Woods' crash hampers wealthy neighbors' privacy

WINDERMERE, Fla. (AP) — The professional athletes, bold-faced celebrities and corporate moguls who live in Tiger Woods' neighborhood favor it less for its clay tennis courts and Arnold Palmer-designed golf course than for its 8-foot security wall and platoon of private guards.

Among the many Isleworth amenities - sprawling outdoor sculptures, picturesque lakes, an 89,000-square-foot clubhouse - the one its well-to-do residents value most is its privacy. That's been harder to maintain since Friday, when the world's top golfer and most famous athlete smashed his Cadillac SUV into a fire hydrant and a tree as he pulled out of his driveway in the middle of the night.

Woods' crash outside his multimillion-dollar home near Orlando has drawn a media mob to the exclusive 300-family community, or more specifically, to its gated checkpoints. Visitors can only get past the Spanish-tiled gatehouse at the main entrance if a resident gives their name to a guard. The white-shirted guards in quasi-police uniforms then check visitors' IDs to verify names on the list.

More than a dozen television trucks were camped outside Monday as almost 100 reporters, photographers and TV crew members filmed residents' comings and goings. TV helicopters hovered overhead.

And the media are likely to stay until they get answers to where Woods was headed at 2:25 a.m. and what caused the crash. Woods, who briefly lost consciousness and was treated for cuts and bruises at a hospital, has issued two short statements through his Web site and has declined to talk with the Florida Highway Patrol.

In his statements, the famously insular golfer called the accident embarrassing and asked the public to respect - what else? - his privacy.

It's the second time in three months his community has made national news. In September, a prominent developer having money problems was accused of fatally shooting his wife in their home, which was once owned by Palmer.

Bob Ward is charged with second-degree murder in the death of his 55-year-old wife, Diane. He has pleaded not guilty and is free on a $100,000 bond.

In a state that boasts locales such as Miami Beach and Key West, there are ritzier, more exotic spots than Isleworth, which sits on old orange groves amid central Florida swamps.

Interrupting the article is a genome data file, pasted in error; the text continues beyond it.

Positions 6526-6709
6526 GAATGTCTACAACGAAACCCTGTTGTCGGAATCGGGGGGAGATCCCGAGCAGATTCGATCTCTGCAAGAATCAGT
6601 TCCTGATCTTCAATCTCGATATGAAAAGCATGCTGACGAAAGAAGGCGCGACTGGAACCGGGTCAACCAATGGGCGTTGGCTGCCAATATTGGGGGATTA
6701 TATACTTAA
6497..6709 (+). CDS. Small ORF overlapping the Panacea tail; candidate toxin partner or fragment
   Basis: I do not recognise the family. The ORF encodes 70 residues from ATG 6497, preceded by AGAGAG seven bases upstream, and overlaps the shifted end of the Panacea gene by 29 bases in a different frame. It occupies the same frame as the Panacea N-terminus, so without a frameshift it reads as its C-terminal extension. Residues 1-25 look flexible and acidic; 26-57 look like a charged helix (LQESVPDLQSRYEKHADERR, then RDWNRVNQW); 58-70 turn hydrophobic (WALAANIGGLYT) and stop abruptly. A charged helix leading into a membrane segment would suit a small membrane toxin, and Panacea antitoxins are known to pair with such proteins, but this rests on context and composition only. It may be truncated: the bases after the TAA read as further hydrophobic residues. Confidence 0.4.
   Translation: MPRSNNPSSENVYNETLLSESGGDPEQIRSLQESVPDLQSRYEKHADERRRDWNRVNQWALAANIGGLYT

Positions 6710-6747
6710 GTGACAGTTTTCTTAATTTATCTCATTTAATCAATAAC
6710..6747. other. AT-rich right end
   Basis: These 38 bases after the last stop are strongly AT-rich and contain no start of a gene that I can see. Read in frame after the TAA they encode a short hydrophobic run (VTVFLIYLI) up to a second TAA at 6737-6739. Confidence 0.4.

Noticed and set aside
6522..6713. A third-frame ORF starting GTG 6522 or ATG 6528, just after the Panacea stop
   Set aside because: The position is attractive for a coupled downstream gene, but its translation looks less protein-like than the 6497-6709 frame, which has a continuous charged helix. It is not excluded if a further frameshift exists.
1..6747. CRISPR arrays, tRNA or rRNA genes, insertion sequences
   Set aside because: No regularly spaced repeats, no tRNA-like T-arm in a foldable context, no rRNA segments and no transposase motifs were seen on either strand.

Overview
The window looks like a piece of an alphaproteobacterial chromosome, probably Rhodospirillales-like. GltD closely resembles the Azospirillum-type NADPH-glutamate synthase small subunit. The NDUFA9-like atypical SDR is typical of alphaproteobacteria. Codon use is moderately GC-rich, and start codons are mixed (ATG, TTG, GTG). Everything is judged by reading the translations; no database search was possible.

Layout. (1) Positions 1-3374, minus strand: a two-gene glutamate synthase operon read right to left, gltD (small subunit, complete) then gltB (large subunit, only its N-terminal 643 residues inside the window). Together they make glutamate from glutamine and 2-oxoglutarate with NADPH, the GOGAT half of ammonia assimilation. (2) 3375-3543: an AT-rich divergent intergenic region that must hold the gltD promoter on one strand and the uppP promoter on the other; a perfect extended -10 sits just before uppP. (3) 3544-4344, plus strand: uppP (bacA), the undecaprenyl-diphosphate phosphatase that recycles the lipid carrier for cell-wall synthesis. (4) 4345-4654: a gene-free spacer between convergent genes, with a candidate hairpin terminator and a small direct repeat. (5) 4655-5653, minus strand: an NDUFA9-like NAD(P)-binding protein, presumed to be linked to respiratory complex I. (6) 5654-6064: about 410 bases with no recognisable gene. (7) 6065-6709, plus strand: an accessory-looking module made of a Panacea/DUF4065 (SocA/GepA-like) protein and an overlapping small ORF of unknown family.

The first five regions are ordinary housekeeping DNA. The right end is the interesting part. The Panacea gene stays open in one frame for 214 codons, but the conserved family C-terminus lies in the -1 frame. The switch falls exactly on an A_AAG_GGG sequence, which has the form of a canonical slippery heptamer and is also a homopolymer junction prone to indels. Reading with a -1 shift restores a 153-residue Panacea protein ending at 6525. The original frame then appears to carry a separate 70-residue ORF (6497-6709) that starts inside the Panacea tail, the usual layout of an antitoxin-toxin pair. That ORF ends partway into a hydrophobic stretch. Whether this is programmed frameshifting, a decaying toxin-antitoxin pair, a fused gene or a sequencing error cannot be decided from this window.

Yet since the neighborhood's development in the 1980s, it has attracted sports stars and celebrities by the dozen. Former and current residents include Shaquille O'Neal, Penny Hardaway and Dee Brown from the NBA; baseball star Ken Griffey Jr.; Andre Reed of the NFL; former Wimbledon doubles champion Todd Woodbridge; and actor Wesley Snipes.

Orlando Magic forward Vince Carter has lived in Isleworth long before he came to the NBA franchise this season. Carter, who grew up in Daytona Beach, said he chose the community as a place where he can relax.

"I like quiet. I like being a little out of the way," Carter said.

Carter also said he sympathizes with Woods, who has attended Magic games in the past with courtside seats.

So many PGA golfers live in Isleworth that the neighborhood fields a team each year to play in a tournament against a rival luxury neighborhood in metro Orlando. Isleworth's Tavistock Cup team this year included Mark O'Meara, Stuart Appleby, Darren Clarke, John Cook, J.B. Holmes, Charles Howell III and Woods, among other pros. Florida doesn't have a state income tax and there are nearby numerous world-class courses where they can practice.

Pro athletes are specifically attracted to Isleworth, where new homes range from $1.5 million to $8 million, "because of the security and the class of the whole place and its accessibility to the airport," said Joyce McClane, a retiree and one of Isleworth's earliest residents. She bought a lot in the neighborhood with her husband in 1987.

For Kyung Hee Yoon, the appeal is security. She and her radiologist husband bought a $2.5 million home five years ago after moving to central Florida from New York. Having celebrity neighbors such as the PGA's Appleby was almost an afterthought, she said.

"It is actually not really a big deal," she said. "I sometimes see (famous) people but it doesn't bother me. They're just treated like neighbors."

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Associated Press Writer Antonio Gonzalez contributed to this report.

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